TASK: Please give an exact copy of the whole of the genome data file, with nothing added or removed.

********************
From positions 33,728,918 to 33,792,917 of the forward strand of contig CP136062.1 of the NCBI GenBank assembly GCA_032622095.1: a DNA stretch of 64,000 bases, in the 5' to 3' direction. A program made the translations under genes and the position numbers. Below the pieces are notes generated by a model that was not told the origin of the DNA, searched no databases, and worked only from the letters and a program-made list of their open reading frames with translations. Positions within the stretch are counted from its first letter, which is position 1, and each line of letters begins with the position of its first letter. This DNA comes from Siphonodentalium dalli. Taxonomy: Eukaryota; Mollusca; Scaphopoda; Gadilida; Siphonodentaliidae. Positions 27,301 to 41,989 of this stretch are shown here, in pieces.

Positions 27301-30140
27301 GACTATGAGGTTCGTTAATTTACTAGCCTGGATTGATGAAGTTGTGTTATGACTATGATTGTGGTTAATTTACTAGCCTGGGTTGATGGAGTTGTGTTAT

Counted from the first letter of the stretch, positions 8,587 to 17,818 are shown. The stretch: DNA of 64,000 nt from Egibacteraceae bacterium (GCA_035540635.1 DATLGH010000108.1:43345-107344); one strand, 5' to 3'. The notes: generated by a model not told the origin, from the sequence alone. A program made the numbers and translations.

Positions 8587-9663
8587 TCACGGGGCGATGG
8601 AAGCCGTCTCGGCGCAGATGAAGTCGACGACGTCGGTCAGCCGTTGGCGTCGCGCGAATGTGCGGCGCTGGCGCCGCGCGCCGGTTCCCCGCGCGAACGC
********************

From positions 33,728,918 to 33,792,917 of the forward strand of contig CP136062.1 of the NCBI GenBank assembly GCA_032622095.1: a DNA stretch of 64,000 bases, in the 5' to 3' direction. A program made the translations under genes and the position numbers. Below the pieces are notes generated by a model that was not told the origin of the DNA, searched no databases, and worked only from the letters and a program-made list of their open reading frames with translations. Positions within the stretch are counted from its first letter, which is position 1, and each line of letters begins with the position of its first letter. This DNA comes from Siphonodentalium dalli. Taxonomy: Eukaryota; Mollusca; Scaphopoda; Gadilida; Siphonodentaliidae. Positions 27,301 to 41,989 of this stretch are shown here, in pieces.

Positions 27301-30140
27301 GACTATGAGGTTCGTTAATTTACTAGCCTGGATTGATGAAGTTGTGTTATGACTATGATTGTGGTTAATTTACTAGCCTGGGTTGATGGAGTTGTGTTAT

Counted from the first letter of the stretch, positions 8,587 to 17,818 are shown. The stretch: DNA of 64,000 nt from Egibacteraceae bacterium (GCA_035540635.1 DATLGH010000108.1:43345-107344); one strand, 5' to 3'. The notes: generated by a model not told the origin, from the sequence alone. A program made the numbers and translations.

Positions 8587-9663
8587 TCACGGGGCGATGG
8601 AAGCCGTCTCGGCGCAGATGAAGTCGACGACGTCGGTCAGCCGTTGGCGTCGCGCGAATGTGCGGCGCTGGCGCCGCGCGCCGGTTCCCCGCGCGAACGC